Chaos has released a research report titled “Bitcoin market route to maturity?” which maintains that due to the maturing of digital assets over time, many commentators view that Bitcoin and similar cryptocurrencies are volatile, and therefore too unstable to be used as a currency, are largely unfounded.

The basis of many of these commentaries about Bitcoin’s instability stems from the massive price fluctuations of the past year, seeing the flagship cryptocurrency reach a high of almost $20K in December of 2017 only to drop to $6000 in June of 2018.

The report cites influences, not unlike those which effect regular fiat markets, as instrumental in some of the fluctuating fortunes of digital currencies, such as temporal correlations as multi-scaling effects. The authors of the study commented on the Bitcoin movement over time after studying a number of graphic representations:

“Initially, the graphs we got were a bit crooked, which did not augur anything promising … but when we took a closer look at the data, suddenly it turned out that this crookedness originated from the first two years of the analysed period, that is, from the time when the market was just starting to shape itself.” Adding, “Later on, the rates of return fluctuated according to the inverse cubic law.”

Cubic law is a system of judging a market’s maturity where financial analysts plot price changes in one-minute sequences and compare how they match up.

They added that Bitcoin’s maturity was “particularly evident in the last six months of the examined period,” suggesting that the digital currency’s fluctuations corresponded in the same way as rates of return as regular, mature markets, such as the stock, dollar, oil or bond markets; all good news for Bitcoin enthusiasts and cryptocurrency investors in general.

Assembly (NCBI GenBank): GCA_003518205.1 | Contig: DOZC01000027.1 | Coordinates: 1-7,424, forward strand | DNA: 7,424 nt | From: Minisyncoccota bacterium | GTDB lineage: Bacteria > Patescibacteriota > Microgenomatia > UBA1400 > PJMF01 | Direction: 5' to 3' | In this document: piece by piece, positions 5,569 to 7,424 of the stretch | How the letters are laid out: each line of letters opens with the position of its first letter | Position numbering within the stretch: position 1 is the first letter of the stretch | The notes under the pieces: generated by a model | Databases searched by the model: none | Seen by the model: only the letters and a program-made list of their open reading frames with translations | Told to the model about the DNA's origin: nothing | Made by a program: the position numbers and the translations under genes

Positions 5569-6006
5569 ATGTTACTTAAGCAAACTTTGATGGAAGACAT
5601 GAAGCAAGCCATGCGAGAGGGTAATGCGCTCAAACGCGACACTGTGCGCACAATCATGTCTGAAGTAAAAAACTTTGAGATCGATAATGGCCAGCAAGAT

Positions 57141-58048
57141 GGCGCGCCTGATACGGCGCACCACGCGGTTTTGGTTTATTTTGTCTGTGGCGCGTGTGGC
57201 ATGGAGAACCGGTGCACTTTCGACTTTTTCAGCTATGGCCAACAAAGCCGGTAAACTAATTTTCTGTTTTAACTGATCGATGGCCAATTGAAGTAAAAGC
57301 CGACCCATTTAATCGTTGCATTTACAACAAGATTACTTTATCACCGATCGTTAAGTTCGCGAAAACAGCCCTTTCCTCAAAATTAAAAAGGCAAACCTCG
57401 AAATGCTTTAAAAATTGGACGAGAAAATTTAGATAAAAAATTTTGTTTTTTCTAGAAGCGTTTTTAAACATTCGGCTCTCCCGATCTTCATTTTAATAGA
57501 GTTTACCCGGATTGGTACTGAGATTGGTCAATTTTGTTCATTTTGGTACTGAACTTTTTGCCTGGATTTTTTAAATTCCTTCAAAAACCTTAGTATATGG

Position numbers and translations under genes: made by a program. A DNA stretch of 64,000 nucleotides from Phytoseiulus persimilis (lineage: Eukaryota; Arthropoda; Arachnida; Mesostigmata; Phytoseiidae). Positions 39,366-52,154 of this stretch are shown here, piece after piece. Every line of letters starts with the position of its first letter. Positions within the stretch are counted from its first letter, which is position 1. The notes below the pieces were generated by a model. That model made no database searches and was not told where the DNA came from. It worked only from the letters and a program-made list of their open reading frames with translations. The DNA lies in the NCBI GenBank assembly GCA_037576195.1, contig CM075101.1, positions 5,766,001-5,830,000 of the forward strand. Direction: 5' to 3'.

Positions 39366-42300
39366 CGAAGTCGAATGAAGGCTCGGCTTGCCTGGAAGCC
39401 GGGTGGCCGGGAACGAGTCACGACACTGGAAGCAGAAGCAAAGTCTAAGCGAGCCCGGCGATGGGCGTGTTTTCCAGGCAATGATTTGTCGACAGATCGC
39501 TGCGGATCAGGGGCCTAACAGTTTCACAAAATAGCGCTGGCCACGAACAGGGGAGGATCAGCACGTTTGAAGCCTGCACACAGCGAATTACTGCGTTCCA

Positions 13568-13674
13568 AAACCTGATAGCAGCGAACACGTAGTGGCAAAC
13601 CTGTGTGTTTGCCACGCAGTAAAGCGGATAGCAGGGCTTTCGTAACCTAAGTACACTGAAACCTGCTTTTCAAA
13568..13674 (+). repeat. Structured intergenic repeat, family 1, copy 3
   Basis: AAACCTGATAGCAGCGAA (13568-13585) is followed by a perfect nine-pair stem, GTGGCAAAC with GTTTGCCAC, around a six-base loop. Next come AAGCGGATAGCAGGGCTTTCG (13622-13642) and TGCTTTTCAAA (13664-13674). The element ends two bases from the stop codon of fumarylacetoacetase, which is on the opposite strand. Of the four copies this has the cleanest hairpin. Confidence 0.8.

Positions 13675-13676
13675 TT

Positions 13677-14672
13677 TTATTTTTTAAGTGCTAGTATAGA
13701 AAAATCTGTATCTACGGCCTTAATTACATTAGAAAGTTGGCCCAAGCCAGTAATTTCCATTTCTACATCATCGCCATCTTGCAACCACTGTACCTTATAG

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IBM’s Food Trust Blockchain Goes Live, Carrefour Jumps in First

Multinational tech giant IBM has been leaving a significant imprint on the retail industry lately with the use of blockchain technology, and it’s doing again with the latest project, Food Trust.

IBM, not content with providing foodchain solutions for mega-retailer Walmart, has now hooked up with French supermarket giant Carrefour in order to launch blockchain based Food Trust, enabling the chain to price its products more accurately.

The recent IBM/Walmart project came up with a farm-to-store tracking system based on blockchain technology which Walmart committed 100 of its suppliers to adhere to. Both Walmart and IBM have been at the forefront of DLT since its conception and both companies are eager to promote the use of new technology in sectors including business and commerce. Walmart has become a primary mover in the industry in pushing blockchain forward with numerous patents pending.

The latest IBM deal with Carrefour, now operating in over 12,000 locations around the globe, offers three individual retailing solutions using DLT. The first of which, called “Trace” offers a sophisticated system of tracking products from source, which also factors in shipping and production costs, allowing the retailer to arrive at a fair price to pass on to customers.